3-9. Braces. Bracing is used to stiffen framed construction and make it rigid. Bracing may be used
to resist winds, storms, twists, or strains. Good bracing keeps corners square and plumb. Bracing
prevents warping, sagging, and shifting that could otherwise distort the frame and cause cracked plaster
and badly fitting doors and windows. In small roofs that cover narrow buildings and in which the
rafters are short, there is no need for interior support or bracing. In long spans, the roof would sag in
the middle if it were not strengthened in some way. To support long rafter, braces or other types of
supports must be installed. The three methods commonly used to brace frame structures are let-in, cut-
in, and diagonal-sheathing bracings.
a. Let-In Bracing. Let-in bracing is set into the edges of studs, flush with the surface. The
studs are always cut to let in the braces; the braces are never cut. Use 1 by 4s or 1 by 6s set diagonally
from top plates to sole plates, or between top or sole plates and framing studs.
b. Cut-In Bracing. Cut-in bracing is toenailed between studs. It usually consists of 2 x 4s cut at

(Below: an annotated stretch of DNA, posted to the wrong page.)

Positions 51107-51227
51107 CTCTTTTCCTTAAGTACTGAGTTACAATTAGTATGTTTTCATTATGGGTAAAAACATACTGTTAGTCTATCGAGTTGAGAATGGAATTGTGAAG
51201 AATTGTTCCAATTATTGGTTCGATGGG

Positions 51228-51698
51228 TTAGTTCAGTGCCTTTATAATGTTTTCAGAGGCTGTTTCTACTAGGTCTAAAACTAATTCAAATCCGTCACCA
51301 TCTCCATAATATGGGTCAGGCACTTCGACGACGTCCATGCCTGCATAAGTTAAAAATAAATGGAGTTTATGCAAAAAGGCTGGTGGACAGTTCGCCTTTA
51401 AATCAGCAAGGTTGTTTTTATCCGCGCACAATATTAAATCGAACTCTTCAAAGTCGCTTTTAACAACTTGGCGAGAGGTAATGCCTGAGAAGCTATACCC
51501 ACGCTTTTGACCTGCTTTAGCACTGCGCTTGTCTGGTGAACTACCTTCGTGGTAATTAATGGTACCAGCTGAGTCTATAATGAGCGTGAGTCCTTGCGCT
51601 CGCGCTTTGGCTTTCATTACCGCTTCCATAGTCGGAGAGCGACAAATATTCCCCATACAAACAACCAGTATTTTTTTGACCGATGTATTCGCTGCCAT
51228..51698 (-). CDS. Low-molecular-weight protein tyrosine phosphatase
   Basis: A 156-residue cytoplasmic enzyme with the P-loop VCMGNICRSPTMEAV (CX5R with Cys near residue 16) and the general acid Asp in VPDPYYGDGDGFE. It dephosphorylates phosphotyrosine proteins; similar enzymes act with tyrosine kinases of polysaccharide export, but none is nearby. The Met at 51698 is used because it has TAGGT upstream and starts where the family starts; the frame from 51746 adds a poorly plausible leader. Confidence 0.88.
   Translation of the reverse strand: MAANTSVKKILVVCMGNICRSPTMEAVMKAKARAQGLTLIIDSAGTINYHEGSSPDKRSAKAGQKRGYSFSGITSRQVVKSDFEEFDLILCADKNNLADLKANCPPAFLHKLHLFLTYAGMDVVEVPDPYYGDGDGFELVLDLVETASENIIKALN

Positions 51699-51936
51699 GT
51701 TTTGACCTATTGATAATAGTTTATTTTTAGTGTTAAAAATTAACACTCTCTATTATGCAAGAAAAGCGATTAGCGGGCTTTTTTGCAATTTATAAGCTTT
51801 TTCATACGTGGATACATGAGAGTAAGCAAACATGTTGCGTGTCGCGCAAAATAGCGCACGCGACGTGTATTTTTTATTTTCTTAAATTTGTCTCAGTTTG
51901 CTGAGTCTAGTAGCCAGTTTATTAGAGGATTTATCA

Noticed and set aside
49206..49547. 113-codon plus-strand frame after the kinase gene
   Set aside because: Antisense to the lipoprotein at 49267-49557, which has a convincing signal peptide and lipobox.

an angle to permit toenailing. They are inserted in diagonal progression between studs running up and
down from corner posts to the sill or plates.
c. Diagonal-Sheathing Bracing. The strongest type of bracing is diagonal sheathing. Each board
braces the wall. If plywood sheathing 5/8 inch thick or more is used, other methods of bracing may be
3-10. Roofing Terms. When framing
a root carpenters must
be familiar with commonly used roofing
terms. The following are the most common of those terms:
a. Basic Triangle. The basic triangle is the most elementary tool used in
roof framing (see Figure 3-25). When framing a roof, the basic right triangle
is formed by the horizontal lines (or run), the rise (or altitude), and the length of the